Dr. Wesley A. Fisher, director of the research conference on Jewish material claims against Germany, gives a lecture on finding and returning the artwork stolen by the Nazis on Thursday, Feb. 12, 2015 in the Zoellner Arts Center. Fisher called this the "greatest art theft in history." (Casey Farmer/B&W photo)

Founding member of U.S. Holocaust Museum comes to Lehigh


One of the founding members of the U.S. Holocaust Museum in Washington, D.C., spoke at Lehigh Thursday afternoon about Nazi looted art.

Dr. Wesley A. Fisher’s presentation, titled “Looted Art: Finding and Returning the Nazi-plundered Art of Europe,” was hosted by the Lehigh University Art Galleries. He was invited to Lehigh’s campus by Alexandria Kennedy ’15, who is majoring in international relations, art history, German, and global studies.

Kennedy’s senior project deals with the globalization of art, specifically focusing on art that has disputed ownership, and how it should be dealt with.

“The event was an extreme success,” Kennedy said. “Dr. Fisher managed to find the fine line between presenting the detailed information of his specialty that would be fascinating to informed people, while keeping the lecture engaging and interesting to a more casual attendee.”

Fisher earned his B.A. at Harvard University and his Ph.D. in sociology from Columbia University—where he later served as a professor for many years. Currently, Fisher is the director of research for the Conference on Jewish Material Claims Against Germany.

The Claims Conference, which was created in 1951, conducts negotiations with the German government in order to provide payments for Holocaust survivors, as well as organizations that serve survivors.

According to their official website, their mission “has always been to secure what (they) consider a small measure of justice for Jewish victims of Nazi Persecution.”

Fisher’s presentation concentrated on what he referred to as “the greatest art theft in history.” Beginning in the early 1930s, Germans started looting pieces of fine art around Germany under the rule of Hitler, who thought of himself as an avid art collector.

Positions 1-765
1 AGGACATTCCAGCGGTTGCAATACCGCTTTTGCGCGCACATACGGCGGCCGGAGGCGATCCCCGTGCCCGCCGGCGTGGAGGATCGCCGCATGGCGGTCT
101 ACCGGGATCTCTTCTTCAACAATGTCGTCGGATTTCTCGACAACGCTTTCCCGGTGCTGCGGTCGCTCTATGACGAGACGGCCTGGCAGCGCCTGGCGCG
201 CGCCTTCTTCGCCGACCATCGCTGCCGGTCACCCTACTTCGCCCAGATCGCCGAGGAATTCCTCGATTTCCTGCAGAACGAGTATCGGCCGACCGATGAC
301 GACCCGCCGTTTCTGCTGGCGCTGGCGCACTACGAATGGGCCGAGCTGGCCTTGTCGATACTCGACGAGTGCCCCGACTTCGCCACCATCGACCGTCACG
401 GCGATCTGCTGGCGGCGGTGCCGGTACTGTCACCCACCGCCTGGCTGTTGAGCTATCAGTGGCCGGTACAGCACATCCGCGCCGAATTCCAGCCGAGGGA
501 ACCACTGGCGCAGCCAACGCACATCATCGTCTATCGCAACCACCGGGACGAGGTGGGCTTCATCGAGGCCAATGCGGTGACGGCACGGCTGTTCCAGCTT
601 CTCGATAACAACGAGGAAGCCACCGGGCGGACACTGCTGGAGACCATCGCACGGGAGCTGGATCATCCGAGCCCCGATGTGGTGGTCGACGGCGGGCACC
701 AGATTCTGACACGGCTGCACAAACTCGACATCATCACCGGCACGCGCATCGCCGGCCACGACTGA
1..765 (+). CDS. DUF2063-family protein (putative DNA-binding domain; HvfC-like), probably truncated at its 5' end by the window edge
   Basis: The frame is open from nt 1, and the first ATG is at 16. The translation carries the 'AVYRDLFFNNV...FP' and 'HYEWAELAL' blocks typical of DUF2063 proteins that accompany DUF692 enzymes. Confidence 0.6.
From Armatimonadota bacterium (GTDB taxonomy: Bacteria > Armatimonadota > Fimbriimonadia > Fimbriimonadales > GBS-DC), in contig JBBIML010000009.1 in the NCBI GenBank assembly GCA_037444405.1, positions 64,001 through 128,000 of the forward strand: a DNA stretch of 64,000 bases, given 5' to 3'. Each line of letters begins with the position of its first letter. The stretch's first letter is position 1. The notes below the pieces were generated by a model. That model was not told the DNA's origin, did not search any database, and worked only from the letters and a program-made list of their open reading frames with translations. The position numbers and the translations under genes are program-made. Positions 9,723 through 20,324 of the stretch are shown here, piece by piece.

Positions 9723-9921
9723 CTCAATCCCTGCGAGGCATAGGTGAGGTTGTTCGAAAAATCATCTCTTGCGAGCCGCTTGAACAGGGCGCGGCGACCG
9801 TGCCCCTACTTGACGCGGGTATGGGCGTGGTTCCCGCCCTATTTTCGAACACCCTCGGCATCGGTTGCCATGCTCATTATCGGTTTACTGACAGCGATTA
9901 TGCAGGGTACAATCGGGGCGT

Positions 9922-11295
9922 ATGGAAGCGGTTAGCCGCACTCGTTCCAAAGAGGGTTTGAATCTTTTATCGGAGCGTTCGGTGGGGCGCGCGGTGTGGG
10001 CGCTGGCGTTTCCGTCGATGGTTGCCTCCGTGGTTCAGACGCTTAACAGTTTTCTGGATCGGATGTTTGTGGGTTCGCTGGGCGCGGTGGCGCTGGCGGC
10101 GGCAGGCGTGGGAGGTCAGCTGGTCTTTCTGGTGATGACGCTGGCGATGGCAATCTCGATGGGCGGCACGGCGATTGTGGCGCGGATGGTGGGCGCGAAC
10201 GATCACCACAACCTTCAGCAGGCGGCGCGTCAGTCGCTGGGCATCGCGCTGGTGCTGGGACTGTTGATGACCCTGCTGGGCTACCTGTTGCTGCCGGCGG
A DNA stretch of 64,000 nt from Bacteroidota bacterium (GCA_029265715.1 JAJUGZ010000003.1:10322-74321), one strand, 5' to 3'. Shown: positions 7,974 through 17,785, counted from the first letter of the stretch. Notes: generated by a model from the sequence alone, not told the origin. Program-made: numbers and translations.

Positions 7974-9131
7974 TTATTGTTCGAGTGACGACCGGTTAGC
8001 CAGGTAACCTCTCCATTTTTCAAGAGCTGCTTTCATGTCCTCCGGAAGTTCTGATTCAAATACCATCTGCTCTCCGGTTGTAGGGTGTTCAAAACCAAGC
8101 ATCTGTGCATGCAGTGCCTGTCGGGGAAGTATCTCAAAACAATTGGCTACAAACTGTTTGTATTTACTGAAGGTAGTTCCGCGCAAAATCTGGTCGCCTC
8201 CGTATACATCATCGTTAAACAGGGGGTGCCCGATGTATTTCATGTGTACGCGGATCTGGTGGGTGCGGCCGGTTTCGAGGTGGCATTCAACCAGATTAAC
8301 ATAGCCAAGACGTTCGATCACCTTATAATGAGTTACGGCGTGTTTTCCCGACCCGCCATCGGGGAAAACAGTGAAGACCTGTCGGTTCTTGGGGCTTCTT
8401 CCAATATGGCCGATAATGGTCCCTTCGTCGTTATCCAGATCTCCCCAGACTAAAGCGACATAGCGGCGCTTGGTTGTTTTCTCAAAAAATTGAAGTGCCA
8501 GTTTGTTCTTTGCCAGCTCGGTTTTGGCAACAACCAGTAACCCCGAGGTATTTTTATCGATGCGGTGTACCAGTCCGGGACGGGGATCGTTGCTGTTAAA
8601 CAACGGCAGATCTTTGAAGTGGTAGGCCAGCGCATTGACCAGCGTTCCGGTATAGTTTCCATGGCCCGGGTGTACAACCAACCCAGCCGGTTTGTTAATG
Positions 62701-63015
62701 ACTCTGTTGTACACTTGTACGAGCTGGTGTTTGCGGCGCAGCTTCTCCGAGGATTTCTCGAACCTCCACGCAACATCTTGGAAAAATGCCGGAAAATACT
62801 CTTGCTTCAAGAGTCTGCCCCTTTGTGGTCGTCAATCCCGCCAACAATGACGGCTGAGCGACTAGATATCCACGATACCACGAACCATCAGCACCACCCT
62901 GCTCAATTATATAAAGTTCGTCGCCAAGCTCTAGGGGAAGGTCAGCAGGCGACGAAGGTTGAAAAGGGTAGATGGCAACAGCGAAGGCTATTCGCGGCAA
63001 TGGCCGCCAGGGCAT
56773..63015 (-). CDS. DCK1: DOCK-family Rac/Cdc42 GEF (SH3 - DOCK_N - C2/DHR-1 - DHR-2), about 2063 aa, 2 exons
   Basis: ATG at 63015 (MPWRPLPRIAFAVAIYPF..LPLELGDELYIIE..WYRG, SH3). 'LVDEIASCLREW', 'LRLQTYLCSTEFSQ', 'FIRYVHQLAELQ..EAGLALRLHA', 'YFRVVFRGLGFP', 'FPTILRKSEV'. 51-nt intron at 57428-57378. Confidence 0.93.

Fisher explained that a special task force, known as the Einsatzstab Reichsleiter Rosenberg, was created with the sole purpose of stealing art from the Jewish population living in Paris. The Einsatzstab Reichsleiter Rosenberg expanded its looting territory to many European countries, and it is estimated that the total number of items taken by the Nazi agency is in the millions.

The Allies were able to recover many of the stolen items after the World War II and return them to the countries from which they were taken. However, there are still items that remain unaccounted for today.

Fisher has devoted many years to the international effort of returning stolen pieces of artwork to their original owners.

Fisher explained that in 1998 at the Washington Conference, the Bureau of European and Eurasian Affairs developed a set of non-binding principles to assist in resolving issues related to Nazi-confiscated art. As a result, several countries showed substantial progress in their efforts to return the stolen art—and even putting these principles into law.

Since the mid 1990s, there have been a number of programs to help educate people on the topic of provenance research, which deals with the ownership of historical objects. One of these programs, The Ethical, Legal, and Social Implications  research program, is funded and administered by Fisher and the Claims Conference.

“We need to absorb our own ethical principles and understand that care for collections includes ensuring that they are clean collections that do not consist of stolen objects,” Fisher said, “or at least that we know which objects may have been stolen and which have not.”

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